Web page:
One of the true delights of travelling to a developing country is the need for vaccinations. Yes, I am being a little sarcastic… did you not pick up a tone there? Actually, needles don’t really phase me that much. Just as well, really!
Of course, the list of vaccinations one needs for Ethiopia is extensive and expensive! I have been getting mine at the Travel Doctor – TMVC in Adelaide. There were several vaccinations that I could not get in my home town – there is not much call for Rabies vaccinations in rural SA, thank goodness – so it made sense to get them all done in Adelaide. So far I have had Diphtheria, Tetanus and Polio (thankfully all in the one injection); Hepatitis A and B, a Flu vaccine (just for fun!); Yellow Fever (essential as Ethiopia is in the endemic zone and if I can’t produce my International Vaccination Certificate, I can be forbidden entry into an infected country, or more importantly, when leaving and entering the next… such as when I want to come home!); Typhoid; and two out of the three injections required for a Rabies vaccination. Still to come is the remaining Rabies vaccination to complete the series and a Meningitis vaccination. So far vaccinations have cost me about $750. The government graciously allows a Medicare rebate of $11.55 per visit, and I believe I can make a claim on my health insurance, but I haven’t got around to that yet.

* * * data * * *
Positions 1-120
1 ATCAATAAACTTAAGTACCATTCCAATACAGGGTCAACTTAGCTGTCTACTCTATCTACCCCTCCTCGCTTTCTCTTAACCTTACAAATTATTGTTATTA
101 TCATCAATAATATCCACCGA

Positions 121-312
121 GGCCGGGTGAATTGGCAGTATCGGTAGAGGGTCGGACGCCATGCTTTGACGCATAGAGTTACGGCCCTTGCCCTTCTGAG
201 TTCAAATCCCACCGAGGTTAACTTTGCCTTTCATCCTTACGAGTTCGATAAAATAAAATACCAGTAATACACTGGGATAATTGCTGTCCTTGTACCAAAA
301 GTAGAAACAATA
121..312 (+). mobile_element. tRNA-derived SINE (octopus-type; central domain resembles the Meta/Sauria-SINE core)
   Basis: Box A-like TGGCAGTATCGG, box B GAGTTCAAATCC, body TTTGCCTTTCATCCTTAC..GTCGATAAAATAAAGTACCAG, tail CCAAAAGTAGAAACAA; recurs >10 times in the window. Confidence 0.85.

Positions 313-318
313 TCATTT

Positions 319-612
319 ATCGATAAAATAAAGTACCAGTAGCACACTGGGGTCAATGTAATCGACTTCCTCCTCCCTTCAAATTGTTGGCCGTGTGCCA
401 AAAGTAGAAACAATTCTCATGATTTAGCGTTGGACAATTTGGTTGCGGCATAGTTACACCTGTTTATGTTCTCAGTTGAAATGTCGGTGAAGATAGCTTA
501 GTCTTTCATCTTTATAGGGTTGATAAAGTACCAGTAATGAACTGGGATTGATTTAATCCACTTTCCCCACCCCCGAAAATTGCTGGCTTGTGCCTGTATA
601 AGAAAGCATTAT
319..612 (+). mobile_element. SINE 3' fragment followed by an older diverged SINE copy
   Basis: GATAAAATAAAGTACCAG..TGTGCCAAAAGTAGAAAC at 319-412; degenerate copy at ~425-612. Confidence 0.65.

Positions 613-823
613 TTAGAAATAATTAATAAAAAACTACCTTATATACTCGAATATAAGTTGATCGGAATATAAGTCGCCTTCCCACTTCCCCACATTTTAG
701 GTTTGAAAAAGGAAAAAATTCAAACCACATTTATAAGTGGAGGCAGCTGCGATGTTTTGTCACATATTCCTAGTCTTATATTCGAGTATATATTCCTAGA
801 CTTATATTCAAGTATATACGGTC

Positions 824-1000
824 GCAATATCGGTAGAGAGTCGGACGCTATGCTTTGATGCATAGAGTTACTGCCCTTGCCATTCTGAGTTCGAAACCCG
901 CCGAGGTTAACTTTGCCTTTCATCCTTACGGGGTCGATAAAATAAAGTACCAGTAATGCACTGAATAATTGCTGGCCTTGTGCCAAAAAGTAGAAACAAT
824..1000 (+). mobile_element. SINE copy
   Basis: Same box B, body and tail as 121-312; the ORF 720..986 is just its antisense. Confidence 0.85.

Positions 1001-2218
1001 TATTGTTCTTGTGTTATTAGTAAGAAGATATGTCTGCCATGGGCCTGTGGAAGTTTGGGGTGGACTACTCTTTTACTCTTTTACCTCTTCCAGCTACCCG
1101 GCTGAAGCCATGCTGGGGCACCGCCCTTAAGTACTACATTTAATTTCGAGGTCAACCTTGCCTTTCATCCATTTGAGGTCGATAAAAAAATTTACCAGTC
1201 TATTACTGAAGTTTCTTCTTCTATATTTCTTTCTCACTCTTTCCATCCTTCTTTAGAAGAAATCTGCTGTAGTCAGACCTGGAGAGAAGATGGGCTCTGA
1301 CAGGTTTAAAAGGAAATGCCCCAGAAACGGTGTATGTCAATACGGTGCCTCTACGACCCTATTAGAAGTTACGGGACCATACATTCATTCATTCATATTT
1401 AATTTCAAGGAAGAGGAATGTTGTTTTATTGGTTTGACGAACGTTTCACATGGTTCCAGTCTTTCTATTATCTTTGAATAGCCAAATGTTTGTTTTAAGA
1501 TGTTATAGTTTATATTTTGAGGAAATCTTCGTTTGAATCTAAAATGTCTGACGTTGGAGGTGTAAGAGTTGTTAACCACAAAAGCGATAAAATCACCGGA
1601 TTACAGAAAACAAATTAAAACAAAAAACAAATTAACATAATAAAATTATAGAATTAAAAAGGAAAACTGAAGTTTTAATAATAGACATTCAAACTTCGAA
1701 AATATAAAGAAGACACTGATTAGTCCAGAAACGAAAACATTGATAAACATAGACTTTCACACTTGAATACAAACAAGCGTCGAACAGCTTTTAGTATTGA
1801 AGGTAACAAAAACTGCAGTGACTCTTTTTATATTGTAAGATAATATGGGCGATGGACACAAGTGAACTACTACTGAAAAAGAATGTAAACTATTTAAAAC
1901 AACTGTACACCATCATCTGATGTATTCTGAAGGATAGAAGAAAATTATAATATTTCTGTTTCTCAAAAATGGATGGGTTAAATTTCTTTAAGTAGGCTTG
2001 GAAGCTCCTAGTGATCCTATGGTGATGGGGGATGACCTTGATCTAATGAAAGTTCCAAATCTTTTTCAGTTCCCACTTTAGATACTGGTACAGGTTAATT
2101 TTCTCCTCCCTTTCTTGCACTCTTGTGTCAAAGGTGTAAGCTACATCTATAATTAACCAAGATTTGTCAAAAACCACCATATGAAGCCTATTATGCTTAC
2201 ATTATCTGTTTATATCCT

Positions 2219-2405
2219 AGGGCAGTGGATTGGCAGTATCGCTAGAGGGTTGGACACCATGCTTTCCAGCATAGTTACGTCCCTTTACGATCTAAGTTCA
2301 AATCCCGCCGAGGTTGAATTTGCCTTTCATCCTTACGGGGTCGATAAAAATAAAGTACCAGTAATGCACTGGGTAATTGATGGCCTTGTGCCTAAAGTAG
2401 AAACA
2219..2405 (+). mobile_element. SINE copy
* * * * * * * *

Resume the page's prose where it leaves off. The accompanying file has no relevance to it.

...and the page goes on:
In addition I will be taking a Malaria kit with me. I am not going to be in a high-risk Malaria area very much (Addis Ababa is at altitude so Malaria is not a risk), so will only need it if I travel to an area where Malaria is prevalent and start to develop the symptoms. The idea is to self-medicate until I can get to a doctor. The other part of the idea is that prevention is better than cure, so an insect repellent containing DEET is essential, as is a chemically treated mosquito net.
Then there is the gastro kit! Even with all the care in the world, there is highly likely to be several cases of gastro in the offing! The health guide that the Travel Doctor gave me helpfully describes the difference between “common travellers diarrhoea”, giardia and dysentery! I don’t have my kit yet, so am not sure exactly what is in it, but from the health guide, it recommends that the kit includes an oral re-hydration solution; antibiotics; Loperamide, which acts as a “pharmacological cork” as a short term solution to enable you to travel if needed; and a nausea treatment. Here’s hoping I don’t need it much!
Aside from all of this, I will need to take my medications for things like headaches, colds, back pain (Heaven forbid that I hurt my back again) and a first aid kit with me in my luggage. These items can’t be posted as customs in Ethiopia automatically confiscates them. This is one area where I won’t be skimping in terms of how much I am packing! I got no less than seven colds the year I taught in the UK, thanks to having no immunity to the local bugs, so I am guessing the smorgasbord of new bugs in a school in Ethiopia will be many and varied! Yay!